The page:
The basic rules of intertemporal law have one objective and one objective only: to determine whether the legislature wished for the new law to be applied retroactively. If the legislature clearly directed retroactive application of the law, then the "basic rules" analysis is at an end. But, if the legislature did not, then legislative intent as to retroactivity must be reconstructed. In reconstructing the legislature's intent, there is a general default rule: presume that the legislature wanted no retroactivity. There is an exception, however, in reference to procedural and interpretative legislation. Procedural law is the set of rules that prescribe the steps for having a right or duty judicially enforced; procedural law contrasts with substantive law which defines the specific rights or duties themselves. Interpretative law is the body of law that ascertains the meaning of laws.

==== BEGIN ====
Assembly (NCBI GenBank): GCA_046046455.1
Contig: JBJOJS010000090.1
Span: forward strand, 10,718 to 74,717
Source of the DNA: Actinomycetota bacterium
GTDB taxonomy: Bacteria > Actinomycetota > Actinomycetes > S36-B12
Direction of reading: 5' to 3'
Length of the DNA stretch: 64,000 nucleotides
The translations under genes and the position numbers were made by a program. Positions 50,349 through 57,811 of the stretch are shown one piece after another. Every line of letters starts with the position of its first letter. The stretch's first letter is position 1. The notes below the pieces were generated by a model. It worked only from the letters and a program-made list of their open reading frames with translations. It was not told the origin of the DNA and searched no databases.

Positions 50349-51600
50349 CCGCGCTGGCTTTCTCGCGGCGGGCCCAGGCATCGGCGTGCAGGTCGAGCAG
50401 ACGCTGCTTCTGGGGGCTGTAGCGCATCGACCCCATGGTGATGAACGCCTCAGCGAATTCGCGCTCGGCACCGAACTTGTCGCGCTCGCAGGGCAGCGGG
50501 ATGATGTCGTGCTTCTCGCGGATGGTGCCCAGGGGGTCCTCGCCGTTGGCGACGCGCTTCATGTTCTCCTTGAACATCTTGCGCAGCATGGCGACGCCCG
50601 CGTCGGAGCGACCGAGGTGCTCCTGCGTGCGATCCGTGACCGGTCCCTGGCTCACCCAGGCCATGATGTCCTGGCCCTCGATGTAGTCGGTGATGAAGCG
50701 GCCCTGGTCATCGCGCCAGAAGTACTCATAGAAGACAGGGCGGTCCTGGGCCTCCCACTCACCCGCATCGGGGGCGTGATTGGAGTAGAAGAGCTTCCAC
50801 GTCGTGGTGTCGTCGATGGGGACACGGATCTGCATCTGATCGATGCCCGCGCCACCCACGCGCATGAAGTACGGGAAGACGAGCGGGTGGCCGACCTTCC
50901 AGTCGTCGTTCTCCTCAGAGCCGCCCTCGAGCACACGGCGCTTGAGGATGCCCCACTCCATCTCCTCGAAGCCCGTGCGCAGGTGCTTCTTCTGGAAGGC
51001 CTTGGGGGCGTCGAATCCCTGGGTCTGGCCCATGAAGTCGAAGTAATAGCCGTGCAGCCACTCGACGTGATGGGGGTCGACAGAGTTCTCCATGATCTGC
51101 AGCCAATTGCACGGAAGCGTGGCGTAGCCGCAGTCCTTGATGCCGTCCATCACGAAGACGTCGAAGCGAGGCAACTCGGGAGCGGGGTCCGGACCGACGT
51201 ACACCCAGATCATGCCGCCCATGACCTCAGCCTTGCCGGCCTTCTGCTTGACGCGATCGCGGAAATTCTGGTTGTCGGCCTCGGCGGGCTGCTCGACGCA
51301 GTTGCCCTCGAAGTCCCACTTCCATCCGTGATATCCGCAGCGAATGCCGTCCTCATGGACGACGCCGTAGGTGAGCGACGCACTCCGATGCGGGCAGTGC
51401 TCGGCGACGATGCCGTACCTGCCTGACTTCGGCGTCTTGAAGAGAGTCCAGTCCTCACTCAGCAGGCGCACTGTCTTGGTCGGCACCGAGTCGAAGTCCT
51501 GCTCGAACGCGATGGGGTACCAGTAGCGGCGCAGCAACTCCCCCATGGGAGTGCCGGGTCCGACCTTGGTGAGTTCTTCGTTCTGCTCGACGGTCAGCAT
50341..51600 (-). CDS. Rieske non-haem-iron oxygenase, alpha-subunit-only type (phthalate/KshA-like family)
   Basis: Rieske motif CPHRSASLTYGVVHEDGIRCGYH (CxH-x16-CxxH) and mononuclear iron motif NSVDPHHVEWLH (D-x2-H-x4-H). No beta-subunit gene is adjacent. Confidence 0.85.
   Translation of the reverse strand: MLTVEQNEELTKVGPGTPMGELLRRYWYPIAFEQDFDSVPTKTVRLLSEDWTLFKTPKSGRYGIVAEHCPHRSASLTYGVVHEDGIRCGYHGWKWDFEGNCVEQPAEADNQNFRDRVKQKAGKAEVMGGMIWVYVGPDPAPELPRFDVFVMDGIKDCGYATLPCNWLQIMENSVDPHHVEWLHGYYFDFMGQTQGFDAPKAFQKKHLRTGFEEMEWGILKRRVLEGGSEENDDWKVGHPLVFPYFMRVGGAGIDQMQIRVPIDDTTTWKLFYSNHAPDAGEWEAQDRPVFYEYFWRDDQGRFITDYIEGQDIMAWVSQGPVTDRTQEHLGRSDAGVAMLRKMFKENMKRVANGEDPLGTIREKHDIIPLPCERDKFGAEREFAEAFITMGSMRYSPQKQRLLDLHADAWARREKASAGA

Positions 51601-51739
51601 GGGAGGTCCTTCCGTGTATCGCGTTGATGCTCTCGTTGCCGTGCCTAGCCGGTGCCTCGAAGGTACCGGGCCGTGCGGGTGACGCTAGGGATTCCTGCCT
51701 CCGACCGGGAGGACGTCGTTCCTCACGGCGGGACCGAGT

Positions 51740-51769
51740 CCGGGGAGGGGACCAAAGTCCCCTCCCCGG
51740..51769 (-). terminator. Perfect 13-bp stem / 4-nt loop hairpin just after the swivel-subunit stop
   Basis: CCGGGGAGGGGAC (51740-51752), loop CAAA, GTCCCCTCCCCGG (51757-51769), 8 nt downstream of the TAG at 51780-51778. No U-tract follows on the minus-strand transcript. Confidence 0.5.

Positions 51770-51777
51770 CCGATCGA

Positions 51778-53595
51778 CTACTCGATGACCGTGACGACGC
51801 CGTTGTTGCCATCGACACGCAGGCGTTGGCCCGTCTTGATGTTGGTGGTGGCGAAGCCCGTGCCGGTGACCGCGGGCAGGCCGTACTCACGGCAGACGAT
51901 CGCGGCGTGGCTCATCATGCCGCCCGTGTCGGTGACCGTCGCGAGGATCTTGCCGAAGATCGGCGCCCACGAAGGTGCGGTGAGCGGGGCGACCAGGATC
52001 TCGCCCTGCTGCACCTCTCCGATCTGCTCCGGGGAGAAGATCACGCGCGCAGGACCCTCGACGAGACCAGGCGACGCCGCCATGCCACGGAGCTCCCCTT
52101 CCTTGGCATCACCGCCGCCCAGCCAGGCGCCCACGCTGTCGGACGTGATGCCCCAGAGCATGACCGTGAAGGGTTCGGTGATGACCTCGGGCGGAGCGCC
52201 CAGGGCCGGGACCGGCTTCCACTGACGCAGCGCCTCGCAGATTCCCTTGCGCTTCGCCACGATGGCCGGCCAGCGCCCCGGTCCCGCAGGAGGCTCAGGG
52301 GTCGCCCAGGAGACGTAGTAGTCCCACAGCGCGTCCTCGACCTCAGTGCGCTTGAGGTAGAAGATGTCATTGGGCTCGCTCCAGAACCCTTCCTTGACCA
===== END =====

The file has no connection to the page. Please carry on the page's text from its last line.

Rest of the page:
The default rule in retroactivity of law examinations is to presume that the legislature did not intend or want the legislation to apply retroactively.7 The most difficult problem of intertemporal law has been devising a definition of retroactivity and establishing criterion for retroactivity versus prospectivity. Without such concrete guidelines, intertemporal law issues will continue to plague legislatures and courts alike.
In most, if not all, civil law jurisdictions other than Louisiana, the "basic" rule (unlike the basic rules in common law jurisdictions and in Louisiana) is relatively uncomplicated: when there is ambiguity as to whether the legislature (or law-making body) intended for the law to be retroactively applied, the civil law default rule is that the law is to be applied prospectively only. This rule, obviously enough, is identical to the general rule of Louisiana Civil Code article 6, of which it is, in fact, the source. Under this civil law rule, as under the general rule of article 6, distinguishing "retroactive" from "prospective" applications is critically important. A variety of definitions of or criteria for identifying retroactivity has arisen within the civil law traditions.